Unfortunately, not everyone gets the message, or after soooooo long without getting their home fixed they are ready to sign on with whoever is willing to do it right away at a low price.

The Winter Haven News Chief is letting people know again that there are plenty of unlicensed contractors in Polk County and elsewhere that are operating illegally...and local people are being screwed because of it:

WINTER HAVEN --- Jennifer Jones admits she doesn't know much about repairing roofs.

But even she knows that when repairing a roof that suffered severe hurricane damage, you take the tarp off before laying down new shingles.

But workers found just that after they started pulling the new shingles off her roof, Jones said. There was the the tarp that Operation Blue Roof had placed on her home after the hurricanes.

Now she's broke, desperate for help and hoping that the police arrest the unlicensed contractor she says deliberately ripped her off.

But while her situation may be extreme, it's not uncommon.

The number of unlicensed contractors the county fined for illegally doing work in 2004 and the first two months of this year has skyrocketed over past years, leaving many homeowners with shoddy or unfinished repairs.

The number of citations issued to unlicensed contractors in Polk County has steaily gone up:
2003 - 68
2004 - 104 (48 prior to August, when Charley struck; 56 afterward)
2005 - 31 (and that's just to this point!)

In Ms. Jones' case, she was left high and dry after her insurance company filed for bankruptcy only days after Charley. The backup for work was --- and continues to be in many areas --- extremely long, so she jumped at the chance when someone came by and left her a card.

You've GOT to do some basic detective work in order to try to get the best work done:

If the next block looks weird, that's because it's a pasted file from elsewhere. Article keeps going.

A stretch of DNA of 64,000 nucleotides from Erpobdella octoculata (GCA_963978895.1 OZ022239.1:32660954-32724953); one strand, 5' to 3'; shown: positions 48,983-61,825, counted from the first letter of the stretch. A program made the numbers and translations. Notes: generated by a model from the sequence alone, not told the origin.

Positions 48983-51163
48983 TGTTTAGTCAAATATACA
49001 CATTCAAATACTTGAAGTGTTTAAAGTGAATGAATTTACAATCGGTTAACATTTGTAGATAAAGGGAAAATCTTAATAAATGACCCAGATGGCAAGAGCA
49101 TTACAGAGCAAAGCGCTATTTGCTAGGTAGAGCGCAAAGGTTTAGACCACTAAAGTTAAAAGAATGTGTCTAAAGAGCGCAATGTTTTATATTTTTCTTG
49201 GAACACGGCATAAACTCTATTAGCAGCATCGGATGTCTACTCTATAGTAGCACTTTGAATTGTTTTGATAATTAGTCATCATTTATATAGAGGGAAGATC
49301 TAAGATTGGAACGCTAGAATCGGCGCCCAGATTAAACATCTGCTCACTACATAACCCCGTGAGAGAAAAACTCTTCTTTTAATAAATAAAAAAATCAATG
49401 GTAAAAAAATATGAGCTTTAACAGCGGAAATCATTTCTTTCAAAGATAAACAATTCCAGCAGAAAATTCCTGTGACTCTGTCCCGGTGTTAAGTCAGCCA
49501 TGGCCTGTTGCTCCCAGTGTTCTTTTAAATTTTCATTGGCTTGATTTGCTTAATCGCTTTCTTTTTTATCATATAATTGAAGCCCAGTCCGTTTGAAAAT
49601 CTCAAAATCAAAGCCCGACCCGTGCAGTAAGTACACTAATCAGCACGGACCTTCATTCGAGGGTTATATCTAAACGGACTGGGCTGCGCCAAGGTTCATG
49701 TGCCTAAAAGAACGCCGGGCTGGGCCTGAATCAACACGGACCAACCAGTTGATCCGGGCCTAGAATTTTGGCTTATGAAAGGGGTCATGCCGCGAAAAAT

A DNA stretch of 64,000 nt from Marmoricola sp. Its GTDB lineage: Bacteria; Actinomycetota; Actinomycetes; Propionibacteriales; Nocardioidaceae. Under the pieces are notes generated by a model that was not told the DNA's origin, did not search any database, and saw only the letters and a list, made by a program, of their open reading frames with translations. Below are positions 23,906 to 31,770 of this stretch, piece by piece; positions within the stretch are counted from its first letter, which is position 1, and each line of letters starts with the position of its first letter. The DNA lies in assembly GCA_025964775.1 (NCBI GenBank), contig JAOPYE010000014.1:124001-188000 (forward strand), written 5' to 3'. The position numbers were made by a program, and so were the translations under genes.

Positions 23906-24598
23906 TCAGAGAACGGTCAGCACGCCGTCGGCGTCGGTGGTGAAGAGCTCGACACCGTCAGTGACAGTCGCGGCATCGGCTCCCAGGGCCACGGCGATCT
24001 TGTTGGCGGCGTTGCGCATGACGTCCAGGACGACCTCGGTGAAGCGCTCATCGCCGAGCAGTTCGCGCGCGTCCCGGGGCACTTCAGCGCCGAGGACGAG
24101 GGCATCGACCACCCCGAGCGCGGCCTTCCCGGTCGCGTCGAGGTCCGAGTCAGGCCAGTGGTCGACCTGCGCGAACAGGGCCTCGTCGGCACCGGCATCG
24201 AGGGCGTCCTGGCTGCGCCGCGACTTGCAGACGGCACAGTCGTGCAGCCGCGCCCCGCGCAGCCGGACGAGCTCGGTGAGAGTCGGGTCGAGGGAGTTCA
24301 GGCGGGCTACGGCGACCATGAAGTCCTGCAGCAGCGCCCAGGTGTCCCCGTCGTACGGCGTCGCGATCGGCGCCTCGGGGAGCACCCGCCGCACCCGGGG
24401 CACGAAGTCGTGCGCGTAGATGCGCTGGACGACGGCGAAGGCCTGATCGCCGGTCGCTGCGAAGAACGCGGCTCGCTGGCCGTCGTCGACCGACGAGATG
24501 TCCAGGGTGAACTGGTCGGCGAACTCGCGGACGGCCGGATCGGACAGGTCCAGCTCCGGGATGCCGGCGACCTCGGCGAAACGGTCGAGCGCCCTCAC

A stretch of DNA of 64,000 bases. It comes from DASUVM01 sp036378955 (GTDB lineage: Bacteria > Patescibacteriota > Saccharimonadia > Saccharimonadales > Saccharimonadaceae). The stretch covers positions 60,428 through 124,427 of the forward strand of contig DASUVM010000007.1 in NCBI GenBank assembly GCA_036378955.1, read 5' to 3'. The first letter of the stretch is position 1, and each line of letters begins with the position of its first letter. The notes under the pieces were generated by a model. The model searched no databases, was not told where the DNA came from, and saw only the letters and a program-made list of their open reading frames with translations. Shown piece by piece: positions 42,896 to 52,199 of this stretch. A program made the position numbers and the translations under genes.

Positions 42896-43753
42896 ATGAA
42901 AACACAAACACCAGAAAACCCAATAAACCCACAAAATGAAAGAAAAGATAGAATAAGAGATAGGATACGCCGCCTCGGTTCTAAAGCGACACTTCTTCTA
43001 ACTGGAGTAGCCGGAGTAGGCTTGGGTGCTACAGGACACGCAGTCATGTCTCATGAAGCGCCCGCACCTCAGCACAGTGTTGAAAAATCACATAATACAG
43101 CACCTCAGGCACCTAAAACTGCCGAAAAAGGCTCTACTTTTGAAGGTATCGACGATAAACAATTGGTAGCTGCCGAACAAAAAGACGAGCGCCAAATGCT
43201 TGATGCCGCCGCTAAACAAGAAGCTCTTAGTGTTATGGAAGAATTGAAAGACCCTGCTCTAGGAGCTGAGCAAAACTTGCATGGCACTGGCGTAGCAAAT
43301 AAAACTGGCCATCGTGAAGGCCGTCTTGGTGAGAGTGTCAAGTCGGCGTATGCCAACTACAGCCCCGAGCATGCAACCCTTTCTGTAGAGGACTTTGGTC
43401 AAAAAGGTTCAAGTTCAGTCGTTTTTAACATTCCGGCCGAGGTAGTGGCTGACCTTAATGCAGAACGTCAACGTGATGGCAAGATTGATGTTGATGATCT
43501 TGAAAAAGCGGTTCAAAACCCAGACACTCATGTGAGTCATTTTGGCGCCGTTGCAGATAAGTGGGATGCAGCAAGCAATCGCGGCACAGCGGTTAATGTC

1) Check out the company with the county and state to insure that it is licensed to do the type of work you need done.

2) Don't be afraid to ask for names of previous customers...and call them to get their opinion as to the business' quality of work.

3) Check with several companies, and get more than one estimate.

There's a sucker born every minute...don't be the next one!


The lead story in today's Lakeland Ledger is that Fitch Ratings --- one of the "big three" bond rating services with Moody's and Standard & Poor's --- has reduced the rating for over a half billion dollars in utility bonds for Lakeland Electric from "AA-" to "A+", and downgraded the city-owned utility service's financial outlook from "stable" to "negative".

The actions were the result of what Fitch called "questionable past management decisions". Namely, Lakeland Electric's Unit 5 natrual gas generator with a capacity of 365 megawatts exceeds the city's needs, and the utility has been roundly screwed thanks to a contract it signed with the Florida Municipal Power Agency which has cost millions to customers.

Lakeland Electric is well known as being one of the most expensive public utilities statewide, and the FMPA fuel contract has been a huge pinch in the backside for customers. The willingness for Lakeland Electric to pass along the higher fuel costs to customer was one of the positive things that Fitch noted, along with lower dividends it would pay to the city over the next three years.

S&P and Moody's will be visiting Lakeland soon, and in most cases they will follow suit when one of their other "big three" rating brethern lowers a grade. While the electric utility is not expected to float bonds soon, the downgrade could have an effect on city projects as it is a city-owned/operated service.

There has been some noise made over the past months by utility customers who are tired of being screwed with excessively high bills, but the City Commission seems to be satisfied with the status quo. At some point it may be better to sell off Lakeland Electric to a private utility such as TECO Energy, but at this point that does not seem to be an option for serious discussion.

Saturday, February 26, 2005


(Originally written Friday, 25 Feb, thus the Gayle Guyardo mention)